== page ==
For members


REVEALED: What are the best banks for foreigners in Norway?

We asked our readers in Norway to share their recommendations on the country's best banks for foreigner residents so you can make a more informed decision on where to open an account.

Deciding on where to open a bank account in a new country takes some consideration. We asked our readers in Norway for their thoughts.
Deciding on where to open a bank account in a new country takes some consideration. We asked our readers in Norway for their thoughts. Photo by Blake Wisz on Unsplash

Opening a bank account is one of the first things you’ll need to do when arriving in Norway. Your existing foreign account will likely suffice for a while, but it will be much easier to pay bills, transfer money, and apply for a mortgage or loan once you have a Norwegian account. 

Finding a bank in your new country is a big step, though, and while the digitised process of getting a bank account is fairly easy in Norway if you have the right paperwork, you should consider a few things first before you stash your cash.

We asked our readers in Norway to share their experiences and tips from opening accounts in the Nordic nation.

Which Norwegian bank came out on top?

Two banks were ranked very highly by our readers, the most popular choice being DNB.

DNB is Norway’s oldest private bank. It is also the largest bank in the country, with 2.1 million personal customers and 183,000 corporate customers.

Diego, a two-year resident in Norway currently living in Agder says of DNB, “It’s the only bank that provides BankID to non-EU/EEA immigrants with old passports.”

Joseph Sotto recommends DNB because it “has overseas connections.”

“They are easy, quick and it was no problem to open an account with the D-nummer [temporary personal identification number, ed.]. The debit card works for online shopping as well,” says Anna, a three-year resident of Oslo.

There were also multiple responses praising the bank’s English services, both within the bank and on the DNB app.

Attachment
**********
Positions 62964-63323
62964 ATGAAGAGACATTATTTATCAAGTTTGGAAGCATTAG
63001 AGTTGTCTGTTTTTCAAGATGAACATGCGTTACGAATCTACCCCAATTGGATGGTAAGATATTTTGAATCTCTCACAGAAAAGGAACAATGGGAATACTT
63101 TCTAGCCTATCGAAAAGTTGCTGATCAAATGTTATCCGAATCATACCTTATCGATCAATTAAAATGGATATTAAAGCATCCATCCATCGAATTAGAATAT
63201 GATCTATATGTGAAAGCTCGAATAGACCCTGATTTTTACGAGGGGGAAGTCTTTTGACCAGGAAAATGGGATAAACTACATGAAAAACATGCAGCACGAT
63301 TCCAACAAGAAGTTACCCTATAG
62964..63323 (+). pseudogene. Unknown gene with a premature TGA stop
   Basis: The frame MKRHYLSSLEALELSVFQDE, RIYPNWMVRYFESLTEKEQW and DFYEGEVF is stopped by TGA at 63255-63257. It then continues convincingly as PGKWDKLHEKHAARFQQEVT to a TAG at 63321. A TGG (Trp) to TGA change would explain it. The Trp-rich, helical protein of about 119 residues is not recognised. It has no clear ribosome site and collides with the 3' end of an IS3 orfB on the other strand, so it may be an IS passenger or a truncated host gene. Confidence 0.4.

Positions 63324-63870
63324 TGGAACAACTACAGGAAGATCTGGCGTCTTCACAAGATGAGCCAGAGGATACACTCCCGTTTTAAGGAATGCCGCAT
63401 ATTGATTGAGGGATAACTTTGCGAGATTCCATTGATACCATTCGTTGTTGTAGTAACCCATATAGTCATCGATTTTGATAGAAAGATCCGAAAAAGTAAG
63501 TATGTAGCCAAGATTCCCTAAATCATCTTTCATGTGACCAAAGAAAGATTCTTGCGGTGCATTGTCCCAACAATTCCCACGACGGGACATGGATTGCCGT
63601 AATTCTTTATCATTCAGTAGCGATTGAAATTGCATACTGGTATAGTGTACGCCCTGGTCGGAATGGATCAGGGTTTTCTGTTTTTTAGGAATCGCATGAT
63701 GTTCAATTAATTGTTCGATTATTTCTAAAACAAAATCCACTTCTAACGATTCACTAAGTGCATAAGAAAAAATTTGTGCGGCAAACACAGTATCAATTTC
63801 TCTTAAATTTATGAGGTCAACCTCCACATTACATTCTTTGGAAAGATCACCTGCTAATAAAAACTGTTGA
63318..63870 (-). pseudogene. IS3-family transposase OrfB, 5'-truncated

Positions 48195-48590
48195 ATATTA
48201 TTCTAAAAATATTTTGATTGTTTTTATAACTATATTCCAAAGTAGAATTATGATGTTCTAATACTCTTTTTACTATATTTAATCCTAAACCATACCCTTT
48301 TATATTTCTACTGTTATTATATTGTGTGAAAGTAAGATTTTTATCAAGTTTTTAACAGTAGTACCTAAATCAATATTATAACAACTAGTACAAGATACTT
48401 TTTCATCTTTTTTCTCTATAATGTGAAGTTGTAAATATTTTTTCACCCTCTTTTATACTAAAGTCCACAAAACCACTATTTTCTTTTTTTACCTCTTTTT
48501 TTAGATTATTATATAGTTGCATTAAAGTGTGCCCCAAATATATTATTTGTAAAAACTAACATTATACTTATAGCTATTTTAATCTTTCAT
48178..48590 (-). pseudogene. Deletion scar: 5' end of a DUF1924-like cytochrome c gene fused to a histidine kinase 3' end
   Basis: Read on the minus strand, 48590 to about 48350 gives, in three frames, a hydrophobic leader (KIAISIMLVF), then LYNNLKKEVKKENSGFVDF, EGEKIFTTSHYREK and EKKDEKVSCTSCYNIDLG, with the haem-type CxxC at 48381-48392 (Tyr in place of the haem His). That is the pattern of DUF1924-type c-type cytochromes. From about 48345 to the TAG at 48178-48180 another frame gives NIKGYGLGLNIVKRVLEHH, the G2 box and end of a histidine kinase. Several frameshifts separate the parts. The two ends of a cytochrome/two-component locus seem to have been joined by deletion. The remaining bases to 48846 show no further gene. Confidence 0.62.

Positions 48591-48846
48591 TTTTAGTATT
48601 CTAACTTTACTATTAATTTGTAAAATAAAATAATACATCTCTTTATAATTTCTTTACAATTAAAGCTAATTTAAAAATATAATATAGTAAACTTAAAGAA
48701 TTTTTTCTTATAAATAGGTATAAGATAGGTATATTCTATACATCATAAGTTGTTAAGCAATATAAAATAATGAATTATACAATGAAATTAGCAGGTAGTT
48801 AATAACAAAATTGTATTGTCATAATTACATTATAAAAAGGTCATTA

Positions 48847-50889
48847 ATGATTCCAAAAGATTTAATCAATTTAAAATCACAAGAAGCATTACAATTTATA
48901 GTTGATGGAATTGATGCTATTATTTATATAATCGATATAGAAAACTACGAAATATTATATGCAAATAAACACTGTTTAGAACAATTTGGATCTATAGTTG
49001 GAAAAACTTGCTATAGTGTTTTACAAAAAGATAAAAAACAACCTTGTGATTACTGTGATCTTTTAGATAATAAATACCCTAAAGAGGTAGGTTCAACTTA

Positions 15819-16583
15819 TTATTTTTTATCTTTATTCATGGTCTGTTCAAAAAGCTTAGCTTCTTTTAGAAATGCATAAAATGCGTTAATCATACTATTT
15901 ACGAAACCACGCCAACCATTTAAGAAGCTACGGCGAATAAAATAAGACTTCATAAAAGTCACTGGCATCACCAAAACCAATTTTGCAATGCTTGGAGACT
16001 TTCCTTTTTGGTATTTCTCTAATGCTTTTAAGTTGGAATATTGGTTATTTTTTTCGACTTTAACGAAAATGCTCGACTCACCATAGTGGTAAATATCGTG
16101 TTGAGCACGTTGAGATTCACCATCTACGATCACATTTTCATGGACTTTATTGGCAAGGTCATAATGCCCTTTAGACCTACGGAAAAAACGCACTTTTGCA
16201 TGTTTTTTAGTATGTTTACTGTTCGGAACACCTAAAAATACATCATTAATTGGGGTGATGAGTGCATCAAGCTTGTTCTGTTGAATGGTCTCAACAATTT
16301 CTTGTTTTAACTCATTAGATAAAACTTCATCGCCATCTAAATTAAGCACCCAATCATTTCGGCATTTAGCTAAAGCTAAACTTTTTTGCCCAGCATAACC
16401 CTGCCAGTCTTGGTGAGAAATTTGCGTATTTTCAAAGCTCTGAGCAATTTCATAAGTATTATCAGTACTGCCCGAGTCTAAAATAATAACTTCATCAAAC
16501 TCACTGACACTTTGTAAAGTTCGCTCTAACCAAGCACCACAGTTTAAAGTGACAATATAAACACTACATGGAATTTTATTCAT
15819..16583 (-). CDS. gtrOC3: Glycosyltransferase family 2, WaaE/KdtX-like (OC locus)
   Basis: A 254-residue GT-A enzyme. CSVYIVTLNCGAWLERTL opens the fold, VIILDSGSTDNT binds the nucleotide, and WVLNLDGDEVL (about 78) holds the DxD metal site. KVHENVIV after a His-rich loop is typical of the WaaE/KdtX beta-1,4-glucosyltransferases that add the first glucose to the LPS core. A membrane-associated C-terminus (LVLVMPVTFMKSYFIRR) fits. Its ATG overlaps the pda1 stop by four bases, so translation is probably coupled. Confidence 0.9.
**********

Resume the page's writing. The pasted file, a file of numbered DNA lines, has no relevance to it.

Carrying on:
Almost as popular as DNB amongst the readers who contacted us was Sparebank1.

SpareBank1 has over 350,000 customers and is the second largest financial group in Norway. 

Balasiddaiah Anangi, a resident of Norway for six years, was one of the readers to recommend the bank.

“I think as a foreign resident it is easy to get house loan thank other banks. Their customer care is far better than other banks,” he says. 

One “can open a bank account faster and easier,” says Vlatko, an Oslo resident who has lived in Norway for six years. 

The “English online banking is a good one,” adds Oslo resident Alireza.

What other banks do readers recommend?

Sbanken rounded out the top three Norwegian bank recommendations with our readers. In contrast to the top two, Sbanken, part of the Skandia group, has zero brick and mortar locations.

“It’s a bank that’s 100 percent online/digital (like N26 in Germany), so it’s very easy to deal with. Also, it has almost no fees for anything – like cash withdrawals etc,” says Elisabeth Rygg, a native Norwegian.

“You can apply for a mortgage online, and get an instant reply on how much you’re approved to borrow. Then you can just print a legally binding confirmation of this, to show at viewings. Everything is easy, cheap and convenient!,” she added.

Chandresh Joshi is also a fan of Sbanken. “Quick process for account creation. Low cost,” he says. 

Sparebanken Vest came with lukewarm reviews. Jakobus Vosser, who has lived in Norway for three years and is currently moving to Oslo, praised the bank’s customer service.

“I won’t say that they are the best… I have had some troubles with (electronic identification system) BankID and they offered me a poor interest rate on a vehicle. However they do offer good help when you contact them,” he said.

What banks should perhaps be avoided? 

You may want to support one of the smaller banks in Norway. But many do not offer an English version of their website and are reluctant to switch to English when you visit their branch. This can be an issue if you are not yet fluent in Norwegian.